Dance therapy, like almost all types of therapy, starts with an initial consultation with the therapist.  During this session, you and the dance therapist will discuss why you’re seeking treatment, what your needs are, and what you’d ultimately like to see change as a result of therapy – i.e., your specific treatment goals.  The therapist may also have you do some form of movement, so it’s important to wear somewhat loose, comfortable clothing.  The therapist will assess how you carry yourself, the way you move (e.g. do you move freely or is there some degree of constraint).  The approximate length of treatment and the nature of dance therapy will also be discussed.

In a typical dance session, the therapist will observe as you dance.  You’ll be encouraged to express your thoughts and emotions through your movement to the music.  In order to build a therapeutic connection with you the therapist may mimic your dance movements at times.  This is known as “empathic mirroring”.  The success of almost all types of psychotherapy depends at least in part on a solid therapeutic relationship. If you don’t trust or feel supported by your therapist, it will hinder your healing and greatly increase the likeliness that you’ll drop out of treatment prematurely.

If you’re participating in group dance therapy, the therapist will also observe how you interact with other group members – and how the group works together as a unit.  Group sessions often include designating a member to lead the movement.  Group sessions are often centered on a theme, such as boundaries or trust.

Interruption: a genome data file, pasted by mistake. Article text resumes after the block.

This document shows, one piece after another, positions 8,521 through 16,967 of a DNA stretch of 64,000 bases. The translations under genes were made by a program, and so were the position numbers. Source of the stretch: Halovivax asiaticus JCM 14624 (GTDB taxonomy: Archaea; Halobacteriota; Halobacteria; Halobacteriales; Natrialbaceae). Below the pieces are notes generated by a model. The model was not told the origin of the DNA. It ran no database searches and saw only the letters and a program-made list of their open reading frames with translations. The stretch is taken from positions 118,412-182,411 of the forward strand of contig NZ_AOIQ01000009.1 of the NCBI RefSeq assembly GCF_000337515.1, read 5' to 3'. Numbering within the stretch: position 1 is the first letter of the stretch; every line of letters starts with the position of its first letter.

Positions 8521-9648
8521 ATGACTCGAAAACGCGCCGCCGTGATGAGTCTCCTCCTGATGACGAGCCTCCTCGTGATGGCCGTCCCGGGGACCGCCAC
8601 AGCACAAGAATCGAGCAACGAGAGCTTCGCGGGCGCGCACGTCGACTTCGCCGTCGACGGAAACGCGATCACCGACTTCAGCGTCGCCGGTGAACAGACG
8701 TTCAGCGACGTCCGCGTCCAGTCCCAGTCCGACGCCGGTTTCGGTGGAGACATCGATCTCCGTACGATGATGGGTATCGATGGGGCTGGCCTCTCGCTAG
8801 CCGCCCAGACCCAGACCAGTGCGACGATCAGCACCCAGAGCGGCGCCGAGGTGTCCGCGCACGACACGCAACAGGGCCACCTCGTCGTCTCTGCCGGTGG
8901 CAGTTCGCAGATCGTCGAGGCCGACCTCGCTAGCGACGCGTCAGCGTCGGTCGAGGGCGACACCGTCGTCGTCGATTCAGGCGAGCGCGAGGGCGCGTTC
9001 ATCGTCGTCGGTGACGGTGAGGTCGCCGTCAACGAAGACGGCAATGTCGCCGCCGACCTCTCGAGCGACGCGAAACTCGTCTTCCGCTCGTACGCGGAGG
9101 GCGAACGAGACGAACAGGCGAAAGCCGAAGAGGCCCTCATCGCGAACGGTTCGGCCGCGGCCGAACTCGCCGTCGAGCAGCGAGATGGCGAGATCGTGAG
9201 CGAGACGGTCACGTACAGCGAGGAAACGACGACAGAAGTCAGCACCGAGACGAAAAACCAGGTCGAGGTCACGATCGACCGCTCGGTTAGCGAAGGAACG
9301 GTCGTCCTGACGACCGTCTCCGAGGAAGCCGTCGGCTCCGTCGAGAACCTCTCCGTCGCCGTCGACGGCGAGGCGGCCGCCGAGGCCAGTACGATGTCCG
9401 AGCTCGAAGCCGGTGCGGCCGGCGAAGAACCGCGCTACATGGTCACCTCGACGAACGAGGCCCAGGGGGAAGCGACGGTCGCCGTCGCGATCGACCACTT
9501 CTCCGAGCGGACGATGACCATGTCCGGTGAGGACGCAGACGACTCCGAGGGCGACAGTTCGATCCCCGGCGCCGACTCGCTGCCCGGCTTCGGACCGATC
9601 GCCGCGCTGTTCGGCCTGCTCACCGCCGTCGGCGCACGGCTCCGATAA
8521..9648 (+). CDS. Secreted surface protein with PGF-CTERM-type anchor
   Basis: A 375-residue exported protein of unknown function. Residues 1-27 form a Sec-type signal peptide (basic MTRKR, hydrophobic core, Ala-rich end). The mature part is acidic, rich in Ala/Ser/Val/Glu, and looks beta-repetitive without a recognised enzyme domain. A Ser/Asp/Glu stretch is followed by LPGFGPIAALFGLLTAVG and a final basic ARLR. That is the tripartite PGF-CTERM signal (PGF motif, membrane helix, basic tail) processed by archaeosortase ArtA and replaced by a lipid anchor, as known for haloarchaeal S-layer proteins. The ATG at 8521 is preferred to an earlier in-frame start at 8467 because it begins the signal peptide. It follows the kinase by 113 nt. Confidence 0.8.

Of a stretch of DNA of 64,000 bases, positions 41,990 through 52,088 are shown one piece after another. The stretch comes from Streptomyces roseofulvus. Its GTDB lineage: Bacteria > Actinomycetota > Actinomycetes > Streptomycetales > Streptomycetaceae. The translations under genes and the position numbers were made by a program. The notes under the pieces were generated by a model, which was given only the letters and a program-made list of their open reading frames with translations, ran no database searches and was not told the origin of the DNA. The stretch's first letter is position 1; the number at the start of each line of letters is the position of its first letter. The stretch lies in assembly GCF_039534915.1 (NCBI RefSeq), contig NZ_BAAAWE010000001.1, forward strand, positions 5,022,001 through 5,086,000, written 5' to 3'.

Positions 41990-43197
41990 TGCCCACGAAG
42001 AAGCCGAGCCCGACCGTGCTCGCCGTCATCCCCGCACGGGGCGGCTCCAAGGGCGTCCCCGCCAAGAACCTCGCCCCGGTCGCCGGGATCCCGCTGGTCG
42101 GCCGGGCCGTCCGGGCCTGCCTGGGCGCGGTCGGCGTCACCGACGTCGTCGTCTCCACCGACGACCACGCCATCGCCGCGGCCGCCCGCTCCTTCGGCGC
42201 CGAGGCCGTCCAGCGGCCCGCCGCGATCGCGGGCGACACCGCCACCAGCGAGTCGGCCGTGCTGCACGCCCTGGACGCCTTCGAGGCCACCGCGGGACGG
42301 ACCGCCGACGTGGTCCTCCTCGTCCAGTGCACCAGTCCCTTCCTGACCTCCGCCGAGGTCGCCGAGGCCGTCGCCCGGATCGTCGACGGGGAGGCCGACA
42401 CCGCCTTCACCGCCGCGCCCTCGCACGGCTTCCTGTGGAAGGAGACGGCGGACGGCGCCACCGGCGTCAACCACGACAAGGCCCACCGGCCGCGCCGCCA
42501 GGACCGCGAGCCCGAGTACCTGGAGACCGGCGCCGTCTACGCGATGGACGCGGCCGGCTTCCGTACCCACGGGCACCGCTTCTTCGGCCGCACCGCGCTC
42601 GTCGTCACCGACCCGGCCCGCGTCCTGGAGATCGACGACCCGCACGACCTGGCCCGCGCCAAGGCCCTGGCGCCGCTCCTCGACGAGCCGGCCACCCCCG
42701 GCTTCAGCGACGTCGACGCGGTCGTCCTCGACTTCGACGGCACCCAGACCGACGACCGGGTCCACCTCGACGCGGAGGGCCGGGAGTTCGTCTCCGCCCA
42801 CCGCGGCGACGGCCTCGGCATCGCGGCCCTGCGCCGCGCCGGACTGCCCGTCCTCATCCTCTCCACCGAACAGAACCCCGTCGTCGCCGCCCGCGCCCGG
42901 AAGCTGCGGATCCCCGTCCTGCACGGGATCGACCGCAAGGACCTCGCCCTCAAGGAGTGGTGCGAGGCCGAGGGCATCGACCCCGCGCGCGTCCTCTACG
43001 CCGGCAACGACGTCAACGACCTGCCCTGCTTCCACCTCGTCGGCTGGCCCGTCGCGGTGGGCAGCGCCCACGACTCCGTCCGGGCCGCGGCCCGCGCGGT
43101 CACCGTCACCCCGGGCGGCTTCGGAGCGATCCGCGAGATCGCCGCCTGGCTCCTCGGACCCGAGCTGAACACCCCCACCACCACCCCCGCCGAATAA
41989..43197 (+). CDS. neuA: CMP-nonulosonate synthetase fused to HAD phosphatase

Various props are sometimes used in dance therapy.  These include things such as balls, scarves, string or yarn, instruments, costumes, and beanbags.  Two goals in dance therapy include getting you involved and helping you connect to your emotions.

The therapist will observe a variety of things during each session, and guide sessions accordingly.  Observations will include things like how you interact with the therapist and / or other members, whether or not there are any themes emerging in your movement, and the various emotions that are elicited.

A dance therapy session usually follows four distinct stages:

  • Preparation – this initial stage involves getting warmed up for movement and dance; proper warm-up ensures safety by reducing the risk of injury
  • Incubation – this stage focuses on being mindful, relaxed, and open to the process
  • Illumination – this stage is where you’ll learn what different movements reveal and represent, and how they impact you
  • Evaluation – the last stage involves processing or reviewing the session (e.g. talking about what occurred and its significance, what you experienced, the therapist’s observations, reviewing progress towards treatment goals, etc.)